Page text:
Did the voice in your head—the one that offers not ideas, but criticism—answer “when you’re published”? It’s easy to have that answer as your default, but it’s not required. Maybe by the end of this post, you’ll consider ditching that answer altogether.
My mother’s father was a writer and he published a novel. I still have a copy of it. Did the publishing of that book make him a writer? He’d probably tell you no. Instead he would share the story of how he self-published it in 1966 (the hardback novel retailed for $3.95) and then the publishing company he used when out of business. They shipped all the books back to him C.O.D.
He was a writer because he had to write. I don’t remember what day jobs he held, but I do remember some of the humorous prose he wrote about his wife and three daughters.
I do identify as a writer. It’s how I earn my rent money, it’s how I express myself and it’s my passion. I may have meandered for a while, trying on recruiting, management and a host of other identities, but I am a writer. It’s taken me a long time to get here. Okay, and confession: it’s still easy to doubt that sometimes when it comes to my personal projects.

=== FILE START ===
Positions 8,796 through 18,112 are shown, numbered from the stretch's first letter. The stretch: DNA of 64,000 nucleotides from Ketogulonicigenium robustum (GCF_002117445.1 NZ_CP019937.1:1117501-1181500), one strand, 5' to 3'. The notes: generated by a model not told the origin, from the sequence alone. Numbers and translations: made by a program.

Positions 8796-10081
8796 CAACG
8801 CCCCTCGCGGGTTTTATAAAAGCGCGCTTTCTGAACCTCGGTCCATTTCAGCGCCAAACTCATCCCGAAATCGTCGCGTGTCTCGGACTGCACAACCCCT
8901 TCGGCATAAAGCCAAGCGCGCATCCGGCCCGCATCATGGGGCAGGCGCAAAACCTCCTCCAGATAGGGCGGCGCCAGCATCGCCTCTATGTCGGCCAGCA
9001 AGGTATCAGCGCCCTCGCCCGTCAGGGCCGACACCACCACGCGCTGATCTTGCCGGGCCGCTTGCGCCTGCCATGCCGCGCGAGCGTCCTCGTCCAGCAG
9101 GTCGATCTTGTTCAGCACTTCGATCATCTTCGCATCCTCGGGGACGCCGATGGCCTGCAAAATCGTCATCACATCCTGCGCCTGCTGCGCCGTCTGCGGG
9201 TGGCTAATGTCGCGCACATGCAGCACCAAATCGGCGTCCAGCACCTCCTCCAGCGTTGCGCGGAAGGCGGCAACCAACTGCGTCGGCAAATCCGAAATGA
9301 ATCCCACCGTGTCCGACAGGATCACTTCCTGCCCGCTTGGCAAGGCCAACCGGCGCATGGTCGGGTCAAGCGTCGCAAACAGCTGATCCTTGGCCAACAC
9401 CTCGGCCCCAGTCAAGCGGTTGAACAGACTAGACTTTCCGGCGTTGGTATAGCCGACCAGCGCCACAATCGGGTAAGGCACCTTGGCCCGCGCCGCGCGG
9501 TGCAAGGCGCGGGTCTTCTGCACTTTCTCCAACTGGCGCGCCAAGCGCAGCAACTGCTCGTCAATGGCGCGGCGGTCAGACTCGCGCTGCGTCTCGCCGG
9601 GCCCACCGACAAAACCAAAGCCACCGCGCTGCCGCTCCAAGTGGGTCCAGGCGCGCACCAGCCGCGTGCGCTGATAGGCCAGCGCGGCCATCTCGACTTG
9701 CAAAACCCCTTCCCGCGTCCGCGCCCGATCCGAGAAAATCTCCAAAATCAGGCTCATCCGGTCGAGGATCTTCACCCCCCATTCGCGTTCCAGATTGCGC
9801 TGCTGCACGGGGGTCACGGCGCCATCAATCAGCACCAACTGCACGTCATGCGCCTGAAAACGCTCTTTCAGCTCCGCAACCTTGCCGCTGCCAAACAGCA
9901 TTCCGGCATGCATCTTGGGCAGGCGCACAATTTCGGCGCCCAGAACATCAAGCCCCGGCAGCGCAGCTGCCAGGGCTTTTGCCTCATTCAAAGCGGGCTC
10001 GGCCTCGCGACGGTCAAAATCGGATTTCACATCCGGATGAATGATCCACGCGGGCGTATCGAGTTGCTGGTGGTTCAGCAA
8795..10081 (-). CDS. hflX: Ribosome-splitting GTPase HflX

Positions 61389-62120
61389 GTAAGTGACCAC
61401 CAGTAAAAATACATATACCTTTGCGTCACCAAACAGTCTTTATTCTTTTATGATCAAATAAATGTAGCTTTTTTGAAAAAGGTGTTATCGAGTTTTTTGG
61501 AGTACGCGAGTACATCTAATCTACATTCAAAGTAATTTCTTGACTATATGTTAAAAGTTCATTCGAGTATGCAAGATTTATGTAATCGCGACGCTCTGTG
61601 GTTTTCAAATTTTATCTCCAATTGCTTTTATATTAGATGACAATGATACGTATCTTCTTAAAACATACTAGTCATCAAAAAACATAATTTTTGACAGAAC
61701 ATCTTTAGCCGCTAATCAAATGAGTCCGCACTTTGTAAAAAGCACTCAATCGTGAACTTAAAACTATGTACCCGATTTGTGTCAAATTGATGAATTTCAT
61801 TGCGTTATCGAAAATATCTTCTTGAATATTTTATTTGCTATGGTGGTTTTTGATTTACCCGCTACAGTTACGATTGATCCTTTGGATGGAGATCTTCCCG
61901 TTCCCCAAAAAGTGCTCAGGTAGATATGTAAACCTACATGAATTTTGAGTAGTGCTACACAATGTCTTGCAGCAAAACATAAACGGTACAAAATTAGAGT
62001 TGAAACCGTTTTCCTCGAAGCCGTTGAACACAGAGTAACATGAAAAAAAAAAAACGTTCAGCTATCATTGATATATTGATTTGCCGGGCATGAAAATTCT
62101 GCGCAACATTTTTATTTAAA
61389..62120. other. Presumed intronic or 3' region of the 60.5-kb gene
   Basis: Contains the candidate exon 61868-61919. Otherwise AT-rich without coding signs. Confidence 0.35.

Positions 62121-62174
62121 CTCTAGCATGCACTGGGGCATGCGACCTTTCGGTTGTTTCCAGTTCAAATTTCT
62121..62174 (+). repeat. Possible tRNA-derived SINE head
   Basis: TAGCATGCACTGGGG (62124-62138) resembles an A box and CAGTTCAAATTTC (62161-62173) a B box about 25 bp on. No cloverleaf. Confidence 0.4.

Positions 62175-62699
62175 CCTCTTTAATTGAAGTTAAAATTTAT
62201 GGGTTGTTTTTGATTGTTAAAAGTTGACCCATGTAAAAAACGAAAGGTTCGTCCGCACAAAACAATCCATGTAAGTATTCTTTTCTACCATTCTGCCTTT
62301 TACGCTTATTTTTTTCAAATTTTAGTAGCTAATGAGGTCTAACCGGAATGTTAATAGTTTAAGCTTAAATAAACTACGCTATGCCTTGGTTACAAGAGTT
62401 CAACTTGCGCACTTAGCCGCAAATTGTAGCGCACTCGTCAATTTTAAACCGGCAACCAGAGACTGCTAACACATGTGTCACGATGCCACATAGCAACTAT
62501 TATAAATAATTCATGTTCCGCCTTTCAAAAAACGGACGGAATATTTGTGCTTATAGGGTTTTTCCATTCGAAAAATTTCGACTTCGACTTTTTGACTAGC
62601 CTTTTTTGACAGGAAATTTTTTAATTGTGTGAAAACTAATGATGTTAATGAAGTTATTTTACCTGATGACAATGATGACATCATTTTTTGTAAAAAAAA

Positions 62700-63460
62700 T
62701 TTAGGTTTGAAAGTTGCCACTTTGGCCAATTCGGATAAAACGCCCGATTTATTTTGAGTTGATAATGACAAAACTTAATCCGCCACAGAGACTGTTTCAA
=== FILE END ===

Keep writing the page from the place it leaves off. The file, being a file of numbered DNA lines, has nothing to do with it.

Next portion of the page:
Are you a writer? Does claiming that intimidate you? Are you asking, “How do I know if I’m a writer?”
Well, I have something that helped me—maybe it will do the same for you. During one of the Aspen Summer Words Literary Festival sessions, “The Long and the Short of It” with Elizabeth McCracken and Robert Bausch, an audience member asked, “What was the path that brought you to the moment of ‘I am a writer’?”
McCracken said that she did have that moment. On the first day of her MFA program, one of her instructors said to the class, “You’re all writers.” She said he made that statement because he “wanted to dismiss from us the really boring, binary question ‘Am I a writer or not?’” In paraphrasing her instructor, she said you don’t work if you’re struggling with that yes-or-no and that there are all sorts of interesting, complex questions about writing, the writing life and writing responsibility. The question of am I a writer or not is “a boring one.”
“If you have any interest in writing,” she said. “Answer the question yes, so you can move on to all the more interesting questions.”
Bausch summed it up with even fewer words. “A writer writes. As long as you’re writing, you’re a writer.”
So, my fellow writers, what are you writing on these days?